Date: Fri, 15 May 81 04:56:00 -0700 (PDT)
From: Ole J. Jacobsen <Ole@DARCOM-KA >
~~~ Subject: New pseudo-cube

Pardon me if this object has been described before, but I don't remember
seeing it. While browsing for cubes in a local store here in Newcastle
the other day, I came accross a new "cube" which I shall try to describe
and I invite you all to think of a good name for it.

First of all let me point out that this new toy is really just a Rubik's
Cube with some modification with respect to coloring and construction.
Imagine taking your normal cube and making 4 vertical slices along the
corner diagonals. Your top and bottom faces would now look like:

``` ---
/   \
I   I
\   /
---
```
```(sorry about poor ratio, but I hope you get the idea) Now recolor the new
faces and voila, your new toy is complete. The construction has the following
consequences:      1. The object is no longer symmetrical, U and D faces
are different from L R F and B.
2. The "corners" have only got TWO colors, but act as
corners of the Rubik's Cube, the mechanics is identical.
3. Four new "edges" which I will call wedges have appeared
in the middle layer. These have only ONE color, but as
you will discover when using your edge moves: the orient-
ation matters. Edges and wedges may be interchanged.
```

I will now describe the coloring of my particular cube, note that there are 10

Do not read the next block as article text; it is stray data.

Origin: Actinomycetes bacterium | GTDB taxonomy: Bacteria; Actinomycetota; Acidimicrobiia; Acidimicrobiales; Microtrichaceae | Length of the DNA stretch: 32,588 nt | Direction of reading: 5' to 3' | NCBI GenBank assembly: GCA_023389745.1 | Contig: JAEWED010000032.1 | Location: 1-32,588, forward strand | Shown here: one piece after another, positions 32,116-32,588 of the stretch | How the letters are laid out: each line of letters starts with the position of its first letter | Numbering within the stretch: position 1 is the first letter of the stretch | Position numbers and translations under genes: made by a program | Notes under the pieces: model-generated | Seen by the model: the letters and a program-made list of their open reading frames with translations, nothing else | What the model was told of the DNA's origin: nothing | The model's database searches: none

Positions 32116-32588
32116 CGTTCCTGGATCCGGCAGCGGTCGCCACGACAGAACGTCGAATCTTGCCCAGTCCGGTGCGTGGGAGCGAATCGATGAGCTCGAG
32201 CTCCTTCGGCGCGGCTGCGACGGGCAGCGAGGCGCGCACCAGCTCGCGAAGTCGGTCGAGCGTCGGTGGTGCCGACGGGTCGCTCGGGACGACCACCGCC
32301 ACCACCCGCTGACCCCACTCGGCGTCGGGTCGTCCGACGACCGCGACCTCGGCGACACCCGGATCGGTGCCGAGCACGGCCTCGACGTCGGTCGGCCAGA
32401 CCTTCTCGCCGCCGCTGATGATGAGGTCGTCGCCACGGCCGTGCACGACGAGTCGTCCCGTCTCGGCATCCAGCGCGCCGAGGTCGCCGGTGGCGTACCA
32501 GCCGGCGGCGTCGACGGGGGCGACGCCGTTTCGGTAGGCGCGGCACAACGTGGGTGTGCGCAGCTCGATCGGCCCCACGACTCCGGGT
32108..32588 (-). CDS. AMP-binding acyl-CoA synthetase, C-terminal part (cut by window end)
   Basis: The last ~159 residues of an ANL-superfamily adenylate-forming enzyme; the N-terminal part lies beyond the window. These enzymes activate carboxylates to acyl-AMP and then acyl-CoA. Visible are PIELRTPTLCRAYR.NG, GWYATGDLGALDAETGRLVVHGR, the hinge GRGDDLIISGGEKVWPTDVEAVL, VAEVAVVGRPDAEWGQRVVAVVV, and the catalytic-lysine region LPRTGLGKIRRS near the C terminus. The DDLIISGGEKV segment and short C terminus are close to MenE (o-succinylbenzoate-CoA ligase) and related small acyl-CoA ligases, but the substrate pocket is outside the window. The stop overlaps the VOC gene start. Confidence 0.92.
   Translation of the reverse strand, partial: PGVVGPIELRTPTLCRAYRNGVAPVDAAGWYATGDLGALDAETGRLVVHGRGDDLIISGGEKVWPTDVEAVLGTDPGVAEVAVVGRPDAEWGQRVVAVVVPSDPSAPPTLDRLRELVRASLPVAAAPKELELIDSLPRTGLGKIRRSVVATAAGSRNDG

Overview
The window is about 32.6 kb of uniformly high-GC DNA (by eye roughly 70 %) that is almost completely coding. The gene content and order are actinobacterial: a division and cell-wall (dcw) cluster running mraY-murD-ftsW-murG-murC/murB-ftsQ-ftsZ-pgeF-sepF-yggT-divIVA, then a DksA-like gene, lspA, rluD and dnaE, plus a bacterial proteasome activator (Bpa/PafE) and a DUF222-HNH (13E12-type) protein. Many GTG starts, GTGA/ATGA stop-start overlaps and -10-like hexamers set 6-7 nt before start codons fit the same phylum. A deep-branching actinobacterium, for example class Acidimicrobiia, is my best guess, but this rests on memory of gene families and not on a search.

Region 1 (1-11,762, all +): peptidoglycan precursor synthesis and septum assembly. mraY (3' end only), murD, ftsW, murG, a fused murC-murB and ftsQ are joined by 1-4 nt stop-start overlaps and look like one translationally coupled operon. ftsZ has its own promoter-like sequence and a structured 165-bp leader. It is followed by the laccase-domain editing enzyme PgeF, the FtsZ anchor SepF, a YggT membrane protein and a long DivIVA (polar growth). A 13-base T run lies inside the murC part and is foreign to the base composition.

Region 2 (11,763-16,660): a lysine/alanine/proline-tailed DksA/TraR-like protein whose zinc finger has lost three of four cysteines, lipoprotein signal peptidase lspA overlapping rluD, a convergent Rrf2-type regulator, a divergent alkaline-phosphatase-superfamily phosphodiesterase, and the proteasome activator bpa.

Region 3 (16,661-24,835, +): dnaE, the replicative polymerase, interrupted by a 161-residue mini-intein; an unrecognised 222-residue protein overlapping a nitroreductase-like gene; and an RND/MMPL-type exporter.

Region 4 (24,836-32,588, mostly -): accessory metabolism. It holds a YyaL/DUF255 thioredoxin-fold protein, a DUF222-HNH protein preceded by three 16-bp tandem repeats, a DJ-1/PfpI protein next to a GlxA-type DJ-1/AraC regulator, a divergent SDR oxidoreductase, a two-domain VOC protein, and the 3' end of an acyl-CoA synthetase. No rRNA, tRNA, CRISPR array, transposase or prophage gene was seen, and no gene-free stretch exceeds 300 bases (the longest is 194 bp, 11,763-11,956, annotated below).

different colors. The U face is blue and the D face is white. Then starting at
the 6'o clock edge column (i.e 1/3 of the F face) we have: GOLD(e),ORANGE(w),
RED(e),PURPLE(w),YELLOW(e),PINK(w),GREEN(e),LIGHT BLUE(w). (Where e=edge and
w=wedge colums respectively). I chose this particular orientation because it
makes red=left and green=right which is nice. Note however that this "cube"
may be reassembled in various legal patterns since the edge column/wedge column
neighbouring properties are not forced. This further complicates solving since
there in no way of knowing which sequence the "corners" and edges go in layer1
unless you have a map. Once this is known, solving is straight forward, but
as said the wedges will confuse you. Qestion: Is there some way of deter-
mining the parity etc, such that the object may be solved without a map
of layer one? I invite comments from Jim and Dan. If it is the case
that these pseudo-cubes (how about Rubik's Drum) are not available in
the US, I can send one or two samples. The drums are made in Taiwan and
are not as well finished or as smooth turning as Ideals cubes. Random
twisting produces very strange shapes and the Cruxi Plummeri et Cristmani
are simply out of this world.
OK, thats it. Hope this made sense, but this thing is more difficult to
describe that its predecessor,- so forgive me if I haven't succeeded.
Cheers OLE